The city is called Fukushima-shi, or Good Fortune Island.
Nakadori has a strong software and electronics industry, while Hamadori has become notable for generating electrical power at its six nuclear plants. The Fukushima Dai-Ichi (Number One), at Okuma, is an old, obsolete facility, which was due to be decommissioned in 2011.
On March 11, 2011, the world hiccupped and it caused an megathrust earthquake off the coast of Japan that registered more than nine points on the Richter scale. The quake generated tsunami waves up to ten meters high, which travelled as much as ten kilometers inland. Tsunami warnings were issued as far away as Alaska and Chile.
The Japanese National Police Agency has confirmed about 5700 deaths, 2400 people injured, and about 9500 missing across seventeen prefectures. The casualty rates will probably end well in the tens of thousands.
When the waves subsided, Fukushima Dai-Ichi was discovered to have suffered major structural damage, leaving nuclear power experts, the population of Japan and the rest of us poor oafs concerned about an environmental calamity on the scale of Chernobyl. People who live within 20 km of Dai-Ichi have been advised to evacuate their homes, and the approximately 100 employees (the Fukushima Fifty?) who have stayed on the job at the plant for the last five days have just been ordered out as well.
It's a small world, and because it is, we're troubled and alarmed by bad things that happen to our neighbours. Some of us want to rush off into the phonebooth, change into our blue tights and red capes, and hurry over to save everyone in peril. Let's not - they have enough trouble already.
Some others are busy stockpiling potassium iodide tablets to protect themselves against the coming cloud of radiation. Please don't. There are people in hospitals who need that stuff now, and there are others who may need it soon. All you're doing is raising the blackmarket price by diminishing the reserves of a compound more urgently needed by others.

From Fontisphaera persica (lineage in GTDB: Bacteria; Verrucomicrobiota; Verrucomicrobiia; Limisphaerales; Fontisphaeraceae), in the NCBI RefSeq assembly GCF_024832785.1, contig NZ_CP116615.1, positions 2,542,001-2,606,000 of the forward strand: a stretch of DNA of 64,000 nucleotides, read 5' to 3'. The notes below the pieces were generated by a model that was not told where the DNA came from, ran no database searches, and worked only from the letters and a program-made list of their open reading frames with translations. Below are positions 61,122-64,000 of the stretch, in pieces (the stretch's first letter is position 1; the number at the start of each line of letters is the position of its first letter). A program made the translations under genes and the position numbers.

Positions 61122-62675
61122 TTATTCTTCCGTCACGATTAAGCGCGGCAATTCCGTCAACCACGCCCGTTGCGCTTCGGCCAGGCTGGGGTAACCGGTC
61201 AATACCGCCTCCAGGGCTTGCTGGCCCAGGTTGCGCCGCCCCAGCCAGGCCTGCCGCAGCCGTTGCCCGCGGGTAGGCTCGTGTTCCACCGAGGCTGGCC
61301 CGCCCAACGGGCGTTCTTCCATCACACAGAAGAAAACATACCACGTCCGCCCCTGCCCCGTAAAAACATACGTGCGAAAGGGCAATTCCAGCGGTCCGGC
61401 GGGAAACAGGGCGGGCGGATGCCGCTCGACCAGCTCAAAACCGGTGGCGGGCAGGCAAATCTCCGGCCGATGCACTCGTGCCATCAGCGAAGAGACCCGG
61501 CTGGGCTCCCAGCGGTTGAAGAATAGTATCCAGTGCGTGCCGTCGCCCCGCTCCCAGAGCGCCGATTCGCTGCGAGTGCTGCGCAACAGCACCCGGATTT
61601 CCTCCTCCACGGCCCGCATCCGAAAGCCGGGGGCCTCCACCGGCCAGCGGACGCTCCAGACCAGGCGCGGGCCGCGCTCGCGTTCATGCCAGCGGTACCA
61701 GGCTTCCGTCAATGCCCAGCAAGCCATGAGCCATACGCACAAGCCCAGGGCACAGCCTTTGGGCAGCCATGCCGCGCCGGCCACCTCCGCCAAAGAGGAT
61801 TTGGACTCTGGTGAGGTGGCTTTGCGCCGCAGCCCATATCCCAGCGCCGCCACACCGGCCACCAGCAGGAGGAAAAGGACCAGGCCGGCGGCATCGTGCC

There are things we can do. Some of us can contribute to the rescue and aid efforts already taking place - we can all demand that our various levels of government do more than they have. The religious amongst us can give the Japanese people our prayers, and maybe it wouldn't hurt if we agnostics said a few as well.
All things pass, and somehow this will too. Be well - I know that you're generous.
Monday, March 7, 2011
Did I mention that Mary and Percy are the proud parents of a big, handsome, charismatic fellow named Lemon the Cat? The Shelleys adopted the Amazing Aquacat from VOKRA about six months ago. He has grown much bigger and far better co-ordinated than when we saw him last, but he is still the happy, good-natured, easy-going laddie that we remember.
Like most house parties, this one was supposed to be held in the living room, but like all of them, it spilled over into the kitchen, where friends reconvened, and strangers introduced themselves to each other. A few of us even discovered good friends that we've never met before.
We talked about the things we do, the things we've done, the things we want to try; we discussed our shared interests, our common experiences. We talked about the differences in our lives that make us stand apart, but somehow bring us closer.
Some of the guests have always lived in this city, some have travelled here for the first time, some have been a'wand'ring, and have just returned home. Some came from far away - some of us only ever journey vicariously. Some came here to teach, and some had come to learn new and wonderful things.
While Mary was being held hostage in the kitchen, Percy played the roving host with flair and grace. No glass was left unfilled, no plate or bowl remained empty, and no guest was neglected, although some did disappear for a time.
The Remarkable Lemon had taken refuge under the living room couch. Don't get me wrong, he likes people well enough. I think that he just prefers us in more manageable numbers than he found us on Saturday night. Every now and again, his handsome, smiling face would peer out from under the skirt of the couch and would study his party guests upsidedown. Occasionally, a soft, white paw would venture out to touch an unsuspecting someone's ankle, and would dart back to the sound of her surprised shriek. I'm sure I heard a satisfied chuckle from the shadows under the sofa every time.